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The shining spark of truth cometh forth only after the clash of differing opinions. – Abdu’l-Baha, Selections from the Writings of Abdu’l-Baha, p. 87.
All of the world’s internecine strife does have a positive side—it shows a deep caring and concern for the future of our countries and peoples. People have passionate ideas and opinions because they care. That means, of course, that opinions will inevitably clash. As you can see from the quotation above, though, the Baha’i teachings don’t shy away from that clash of divergent opinions—they encourage it.
In fact, Baha’is call respectful, careful, considered debate and discourse Consultation. In Baha’i consultation, everyone seeks the truth in an atmosphere of love and trust:
…consultation must have for its object the investigation of truth. He who expresses an opinion should not voice it as correct and right but set it forth as a contribution to the consensus of opinion, for the light of reality becomes apparent when two opinions coincide. A spark is produced when flint and steel come together. Man should weigh his opinions with the utmost serenity, calmness and composure. Before expressing his own views he should carefully consider the views already advanced by others. If he finds that a previously expressed opinion is more true and worthy, he should accept it immediately and not willfully hold to an opinion of his own. By this excellent method he endeavors to arrive at unity and truth. Opposition and division are deplorable… Therefore, true consultation is spiritual conference in the attitude and atmosphere of love. Members must love each other in the spirit of fellowship in order that good results may be forthcoming. Love and fellowship are the foundation. – Abdu’l-Baha, The Promulgation of Universal Peace, p. 72.
The Baha’i teachings say the sole means of solving the world’s problems will come through using the tools of considered discourse and consultation—not global warfare or nuclear weapons or colonizing incursions into other nation’s territories. That means our leaders need to adhere to beliefs and convictions that unite groups of people rather than separate us from each other.
Only through proper and civilized discourse based on evidence and facts, can we even hope to identify the maladies afflicting humankind, prescribe the remedies, and then, through our combined unity of will and purpose administer the proper medicines in doses that will heal the ailing body of humankind.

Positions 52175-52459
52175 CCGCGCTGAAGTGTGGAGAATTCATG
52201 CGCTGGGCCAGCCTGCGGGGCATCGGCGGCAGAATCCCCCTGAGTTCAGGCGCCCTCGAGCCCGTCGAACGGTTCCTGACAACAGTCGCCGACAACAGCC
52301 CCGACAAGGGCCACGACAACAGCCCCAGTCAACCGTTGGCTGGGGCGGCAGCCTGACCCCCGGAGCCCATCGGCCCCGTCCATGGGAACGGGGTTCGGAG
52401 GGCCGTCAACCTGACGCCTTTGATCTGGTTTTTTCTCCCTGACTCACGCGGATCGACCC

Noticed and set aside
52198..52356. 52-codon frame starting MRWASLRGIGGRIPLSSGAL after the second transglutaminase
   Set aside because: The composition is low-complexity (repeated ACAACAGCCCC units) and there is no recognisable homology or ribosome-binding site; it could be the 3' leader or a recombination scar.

Abdu’l-Baha proclaimed this principle:
Not everything that a man knoweth can be disclosed, nor can everything that he can disclose be regarded as timely, nor can every timely utterance be considered as suited to the capacity of those who hear it.” Such is the consummate wisdom to be observed in thy pursuits. Be not oblivious thereof, if thou wishest to be a man of action under all conditions. First diagnose the disease and identify the malady, then prescribe the remedy, for such is the perfect method of the skillful physician. – Selections from the Writings of Abdu’l-Baha, pp. 268-269.
The Baha’i teachings say that the Divine Physician has appeared once more—a Persian nobleman imprisoned for his social and religious beliefs titled Baha’u’llah, the Glory of God. He asked us many times and in many ways: How long will humanity persist in ignoring his diagnosis and prescriptions for peace, unity and security? He repeatedly stated that these prescriptions were not from himself, but rather from God. Baha’u’llah asks the central question of our era: how long will we persist in our old, outdated, useless ways, and how long do we have before those old ways destroy us?
As long as man waxes proud in his own deficient belief systems, in his own greed and love for power, in his wayward and unjust ways, that is how long it will take for the true unity of the human race to be restored. We need to unite to live, or persist in our separation and perish.
About five miles from my home a metal truss bridge over the Delaware River, originally built in 1835, separates New Jersey from Pennsylvania. A hundred years later the girded letters forming TRENTON MAKES, THE WORLD TAKES were added to the bridge, due to the astounding successes of Trenton’s pottery works and the establishment of John A. Roebling’s factories for turning out the thick cables that built the Brooklyn Bridge and other great spans.
Those thick coiled cables, one strand wound amidst others, remind me of unified consultation and discourse. Sometimes the outer, thinner wires must be peeled back to arrive at the core of truth—and yet, all the wires make up the whole truth, and one wire by itself won’t support the structure. Once the main wire encircled with support wires is set in place correctly, as part of a firm foundation, the bridge will continue to stand indefinitely.
Those coiled wires symbolize the strong aspects of sincere consultation: honest and forthright discussion, unrestrained but respectful sharing of ideas and viewpoints, and uncovering the factual evidence that backs up those viewpoints. All the wires bundled together maintain the strength of the core truth. They support the facts of the matter at hand, so we can apply the prescriptions of the Divine Physician, identify the disease and apply the remedies.
Next: The Arab-Israeli Conflict: Seeking a Spiritual Solution